We also see Amanda Young’s test play out as she becomes Jigsaw’s first known survivor. She admits to feeling liberated by the experience and becomes John’s apprentice, helping him to set up the bathroom game for Adam and Gordon.
Enter Mark Hoffman
We see Detective Mark Hoffman’s backstory in Saw V. He kidnaps a man by the name of Seth Baxter, who killed Mark’s sister during a domestic dispute. Seth was sentenced to 25 years in prison but only served five due to a technicality, so Mark chooses to play God himself. Mark chains Seth to a table and forces him to crush his limbs in order to escape a swinging pendulum that’ll slice him in half. However, Mark made the trap purposefully inescapable, which Amanda begins to replicate later on. Mark hoped to frame Jigsaw for Seth’s death.
As Mark heads home, he runs into John, who abducts him and straps him to a chair with a shotgun pressed against his chin. John tells him that killing is distasteful and ever since that wake-up call, Hoffman has been directly connected to every Jigsaw murder.
Bobby Dagen’s lie
Bobby Dagen, the main character in Saw: The Final Chapter, signed a book deal to make a profit off of his alleged experience with the Jigsaw killer. His (fictional, in-universe) book, S.U.R.V.I.V.E.: My Story of Overcoming Jigsaw, flew off the shelves and amassed a huge audience. But there’s a catch: Bobby never actually underwent any test from Jigsaw, and instead exploited Jigsaw’s victims to leech off the public as part of a money-making scheme.
During a book signing, Kramer approaches Dagen under the guise of wanting an autograph and hints that he knows he’s lying. And thus, Bobby Dagen becomes Jigsaw’s latest target. In another Saw IV flashback, we see Jill meeting with Amanda outside John’s laboratory, implying that Jill knew all along what he was up to, but chose not to intervene. John hands Jill a key, which she wears around her neck, and tells her she’ll be “released” from his work soon.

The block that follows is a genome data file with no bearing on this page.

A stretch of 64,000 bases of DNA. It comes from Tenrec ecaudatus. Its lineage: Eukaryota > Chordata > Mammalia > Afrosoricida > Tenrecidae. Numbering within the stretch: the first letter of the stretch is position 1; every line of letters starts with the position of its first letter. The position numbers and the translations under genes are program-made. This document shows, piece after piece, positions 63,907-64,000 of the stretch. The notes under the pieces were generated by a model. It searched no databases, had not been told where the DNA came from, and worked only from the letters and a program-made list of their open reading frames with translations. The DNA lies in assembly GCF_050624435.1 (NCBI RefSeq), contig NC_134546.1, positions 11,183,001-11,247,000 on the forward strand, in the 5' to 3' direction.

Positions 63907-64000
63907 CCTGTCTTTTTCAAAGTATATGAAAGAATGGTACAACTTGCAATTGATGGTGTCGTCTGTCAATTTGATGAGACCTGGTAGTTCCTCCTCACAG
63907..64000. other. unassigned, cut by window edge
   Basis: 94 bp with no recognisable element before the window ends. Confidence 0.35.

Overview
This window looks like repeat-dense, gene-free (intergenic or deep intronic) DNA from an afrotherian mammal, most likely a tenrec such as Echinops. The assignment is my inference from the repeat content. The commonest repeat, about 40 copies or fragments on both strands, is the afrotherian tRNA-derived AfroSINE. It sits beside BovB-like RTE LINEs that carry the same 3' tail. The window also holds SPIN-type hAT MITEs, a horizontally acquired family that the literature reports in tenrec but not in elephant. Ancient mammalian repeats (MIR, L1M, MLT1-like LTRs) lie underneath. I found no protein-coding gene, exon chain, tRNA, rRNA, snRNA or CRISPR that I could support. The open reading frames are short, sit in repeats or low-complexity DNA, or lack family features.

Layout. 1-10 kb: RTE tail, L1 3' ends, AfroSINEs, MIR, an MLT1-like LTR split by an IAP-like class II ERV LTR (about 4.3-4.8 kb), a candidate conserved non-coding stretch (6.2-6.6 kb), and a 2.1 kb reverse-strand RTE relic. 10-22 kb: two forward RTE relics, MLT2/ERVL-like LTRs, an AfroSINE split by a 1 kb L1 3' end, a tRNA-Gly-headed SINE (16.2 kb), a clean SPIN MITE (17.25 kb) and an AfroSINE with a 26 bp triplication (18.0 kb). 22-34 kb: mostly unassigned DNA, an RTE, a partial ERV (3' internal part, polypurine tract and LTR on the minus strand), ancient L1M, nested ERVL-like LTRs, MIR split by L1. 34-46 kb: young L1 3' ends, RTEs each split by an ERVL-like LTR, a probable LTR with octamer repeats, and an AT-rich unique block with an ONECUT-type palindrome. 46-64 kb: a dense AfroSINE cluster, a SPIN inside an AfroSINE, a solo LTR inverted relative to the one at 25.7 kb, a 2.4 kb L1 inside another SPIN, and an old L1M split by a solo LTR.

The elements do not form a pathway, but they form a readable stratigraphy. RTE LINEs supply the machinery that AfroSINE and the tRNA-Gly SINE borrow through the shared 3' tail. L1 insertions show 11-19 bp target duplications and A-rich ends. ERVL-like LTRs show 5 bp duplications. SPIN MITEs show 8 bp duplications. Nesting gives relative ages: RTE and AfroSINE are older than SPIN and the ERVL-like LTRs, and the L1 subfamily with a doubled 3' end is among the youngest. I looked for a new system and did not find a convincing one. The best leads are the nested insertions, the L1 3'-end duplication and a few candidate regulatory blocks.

And that brings us up to speed with the present-day beginning of the franchise, whereby Adam and Dr. Gordon are trapped inside a bathroom and chained to steel pipes. Dr. Gordon’s wife and daughter are brought into the fold, which forces Gordon to saw off his own foot. At the same time, Detective Tapp thinks Gordon is behind all of this, and his paranoia is his undoing. We know that Gordon isn’t responsible, not when Kramer rises from the dead and appoints him one of his many helpers.
In the sequel, Detective Kerry and Detective Matthews team up to find the latter’s son, Daniel. Saw II largely takes place in a run-dow house poisoned with nerve gas, while the players each have some kind of criminal history — be it murder, drug use, etc. And if they don’t find the antidote to their condition in time, they’ll choke on their own vomit and die. How charming.
And a series of twists unfold; first, the house is a decoy; second, the “game” occurred some time beforehand, and the footage the detectives are seeing is a play-back; and third, Daniel is in a “safe place,” as John promised. However, since Detective Matthews didn’t listen to simple rules, he’s imprisoned in the same bathroom as the decaying Adam, by Jigsaw’s right-hand woman, Amanda.
It’s important to note that the events of Saw III and Saw IV take place simultaneously, so things can get a bit confusing, especially as numerous timelines begin to overlap. Hoffman finds Matthews chained in the bathroom, having severed his foot, while Amanda kidnaps Dr. Lynn Denlon on John’s orders. This will be Amanda’s final test, we just don’t know it until after the fact. Denlon is forced to perform emergency brain surgery on Kramer, but if he dies, so will she. Amanda manages to kidnap Detective Kerry too, strapping her to the “Angel” trap, which is inescapable.
At the same time, Lynn’s husband Jeff undergoes various tests involving the parties responsible for his son’s death, including the judge, and the drunk driver who struck and killed him. Later circumstances lead to the deaths of Lynn, Detective Matthews, and Amanda, who all perish.
The police discover the remains of Detective Kerry, leading FBI Agents Strahm and Perez to suggest that Jigsaw has another apprentice, since Amanda would have needed help. That evening, Rigg and Hoffman are kidnapped, and Rigg is informed that Detective Matthews is still alive. Rigg undergoes a series of tests during which he meets a sex worker, a serial rapist, and a husband accused of abusing his family. All of these victims were defended in court by Art, Jill’s lawyer.